What does depression feel like? Everyone feels down sometimes. Sadness and stress are normal reactions to life’s challenges, changes, or losses. But depression is more than a passing bad mood. It may feel more intense and last longer.
Depression is a mood disorder that can interfere with daily life. While depression can be triggered by a difficult life event, sometimes when it occurs, it is unrelated to a specific problem.
Depression is a very treatable condition, so if you’re experiencing depression—or if you’re worried that you or a loved one might be—please seek help from a licensed mental health professional who can offer you compassionate support.
Depression can affect different people in different ways, but there are feelings commonly associated with depression.
People living with depression may feel:
- A sense of hopelessness. They may find it hard to envision things getting better. Their outlook may be bleak, and they may feel uncertain about their power to change it.
- Low energy levels. Those living with depression may feel exhausted or too fatigued to do even simple tasks. Fatigue may also alternate with periods of restlessness or anxiety. A lack of energy can make it challenging to engage in activities, which can in turn increase feelings of depression.
- A loss of interest or lack of pleasure or joy. People experiencing depression may find they no longer want to participate in activities they previously liked.
- Low concentration or difficulty with focus. People living with depression may feel “brain fog,” which can cloud the capacity to remember things, to pay attention, and to make decisions.
- A loss of appetite or increased appetite. A symptom of depression may be a lack of interest or decreased pleasure in eating, or a lack of energy to prepare healthy food. On the other hand, overeating can also be a symptom of depression. Eating for emotional relief is an example.
- Physical symptoms and ailments. Headaches, body aches, digestive and stomach problems, fatigue, and a decreased tolerance for pain can be physical symptoms of depression.
- Irregular sleep patterns. Sleeping too much and still feeling tired can be a symptom of depression, as can an inability to go to sleep or stay asleep.
- A sense of guilt or worthlessness. People living with depression often feel a wide range of negative emotions. Sometimes they feel guilty about experiencing depression, or they have a sense of worthlessness or defeat because they can’t simply overcome it with sheer will. Other times negative feelings may arise that aren’t related to anything specific.
Please seek help if you or a loved one is experiencing feelings of depression.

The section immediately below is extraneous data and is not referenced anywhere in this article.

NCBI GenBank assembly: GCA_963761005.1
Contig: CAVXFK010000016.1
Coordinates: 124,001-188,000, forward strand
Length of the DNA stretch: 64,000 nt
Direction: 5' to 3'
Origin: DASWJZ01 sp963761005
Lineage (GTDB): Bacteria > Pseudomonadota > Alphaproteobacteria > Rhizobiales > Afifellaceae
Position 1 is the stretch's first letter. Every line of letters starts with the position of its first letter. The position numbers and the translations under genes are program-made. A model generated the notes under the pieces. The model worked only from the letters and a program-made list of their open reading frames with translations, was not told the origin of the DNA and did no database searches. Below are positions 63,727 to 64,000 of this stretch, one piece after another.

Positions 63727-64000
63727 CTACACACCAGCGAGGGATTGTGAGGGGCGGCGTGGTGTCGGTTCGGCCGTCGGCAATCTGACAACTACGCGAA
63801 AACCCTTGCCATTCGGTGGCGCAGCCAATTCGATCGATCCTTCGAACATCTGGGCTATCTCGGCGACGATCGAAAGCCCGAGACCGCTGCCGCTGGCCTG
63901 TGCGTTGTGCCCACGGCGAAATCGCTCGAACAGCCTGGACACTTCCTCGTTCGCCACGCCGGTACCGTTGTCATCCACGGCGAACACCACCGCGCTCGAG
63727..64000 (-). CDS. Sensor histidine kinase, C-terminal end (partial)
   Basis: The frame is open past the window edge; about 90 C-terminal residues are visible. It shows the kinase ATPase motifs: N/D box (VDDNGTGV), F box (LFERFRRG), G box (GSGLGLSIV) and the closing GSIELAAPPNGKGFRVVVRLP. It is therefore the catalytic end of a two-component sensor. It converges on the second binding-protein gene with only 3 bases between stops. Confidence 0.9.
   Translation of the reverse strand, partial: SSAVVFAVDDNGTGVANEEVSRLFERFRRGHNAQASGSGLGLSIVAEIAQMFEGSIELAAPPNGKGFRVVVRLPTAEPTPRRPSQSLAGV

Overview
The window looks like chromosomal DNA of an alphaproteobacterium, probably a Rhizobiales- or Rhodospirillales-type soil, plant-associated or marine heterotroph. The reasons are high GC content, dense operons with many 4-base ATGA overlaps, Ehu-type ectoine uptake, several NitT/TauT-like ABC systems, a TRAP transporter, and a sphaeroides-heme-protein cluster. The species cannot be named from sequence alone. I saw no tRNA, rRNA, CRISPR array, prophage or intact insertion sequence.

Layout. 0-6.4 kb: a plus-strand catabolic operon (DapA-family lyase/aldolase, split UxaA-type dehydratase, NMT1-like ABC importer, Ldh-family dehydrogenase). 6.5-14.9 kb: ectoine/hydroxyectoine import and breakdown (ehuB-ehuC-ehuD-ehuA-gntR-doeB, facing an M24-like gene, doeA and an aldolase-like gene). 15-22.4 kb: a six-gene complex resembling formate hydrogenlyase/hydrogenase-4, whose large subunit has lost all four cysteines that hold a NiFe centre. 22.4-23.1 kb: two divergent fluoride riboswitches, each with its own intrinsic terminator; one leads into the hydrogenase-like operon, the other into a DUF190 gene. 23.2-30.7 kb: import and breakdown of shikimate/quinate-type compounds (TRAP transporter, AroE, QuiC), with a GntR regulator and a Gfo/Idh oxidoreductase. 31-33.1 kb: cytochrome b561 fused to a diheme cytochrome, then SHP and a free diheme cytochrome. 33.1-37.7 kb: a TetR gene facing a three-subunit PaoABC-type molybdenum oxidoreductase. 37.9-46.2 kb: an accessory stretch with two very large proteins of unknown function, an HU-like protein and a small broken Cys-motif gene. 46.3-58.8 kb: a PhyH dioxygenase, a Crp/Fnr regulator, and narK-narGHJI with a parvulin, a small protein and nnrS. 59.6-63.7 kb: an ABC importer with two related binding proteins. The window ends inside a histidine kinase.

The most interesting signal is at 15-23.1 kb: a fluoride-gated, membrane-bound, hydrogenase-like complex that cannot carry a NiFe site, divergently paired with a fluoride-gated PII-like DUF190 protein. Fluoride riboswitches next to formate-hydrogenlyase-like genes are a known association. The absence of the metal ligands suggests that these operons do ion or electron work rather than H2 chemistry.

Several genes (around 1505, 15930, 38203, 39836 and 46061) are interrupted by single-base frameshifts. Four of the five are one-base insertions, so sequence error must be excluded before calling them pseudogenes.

- People living with depression may feel misunderstood or uncomfortable talking about their experience, but communicating and seeking help can lead to healing.
- Depression is common, and treatment can help significantly. While some may find it difficult to open up about how they’re feeling, people can find relief when they do seek help.
- Feeling connected and supported can counteract feelings of isolation and silent suffering, and effective support and treatment can change lives for the better.
Effective, compassionate treatment and tools are available.
- Seeking the support of a licensed mental health professional can help with the management of depression. Click here for more information on seeking help.
- Compassionate care is available.
- Therapy, medication, or a combination of both can be very effective treatments. A healthcare provider can discuss options and work with you to develop a personalized treatment plan.
Lifestyle changes can also help those living with depression.
People often find they feel better when they take proactive steps for mental wellness such as:
- Getting into a routine by setting a gentle daily schedule to regain structure in daily life. Routines can be helpful for regaining focus and resuming activities.
- Setting goals, even small ones, to help with motivation. Starting with small, achievable goals can lead to good results. Don’t forget to give credit where credit is due: even if goals aren’t completely met, the act of setting them is a sign of effort and progress.
- Exercising to boost endorphins (the feel-good chemicals responsible for a “runner’s high”). Research shows that exercise can be an effective treatment for depression.
- Healthy eating. Good overall nutrition is important for both physical and mental health.
- Getting regular sleep and the right amount of sleep.
- Challenging negative thoughts by checking and evaluating your thoughts when you feel depressed. Sometimes things seem worse than they actually are when you look at them through the lens of depression. Looking at situations realistically and considering alternative perspectives can be helpful.
Effective, caring treatment options are available for those living with depression. Please seek support from a licensed mental health professional or speak to your primary healthcare provider to find out more about how you or loved one can feel better.
More about the author Marie Miguel
Marie Miguel has been a writing and research expert for nearly a decade, covering a variety of health- related topics. Currently, she is contributing to the expansion and growth of a free online mental health resource with BetterHelp.com. With an interest and dedication to addressing stigmas associated with mental health, she continues to specifically target subjects related to anxiety and depression.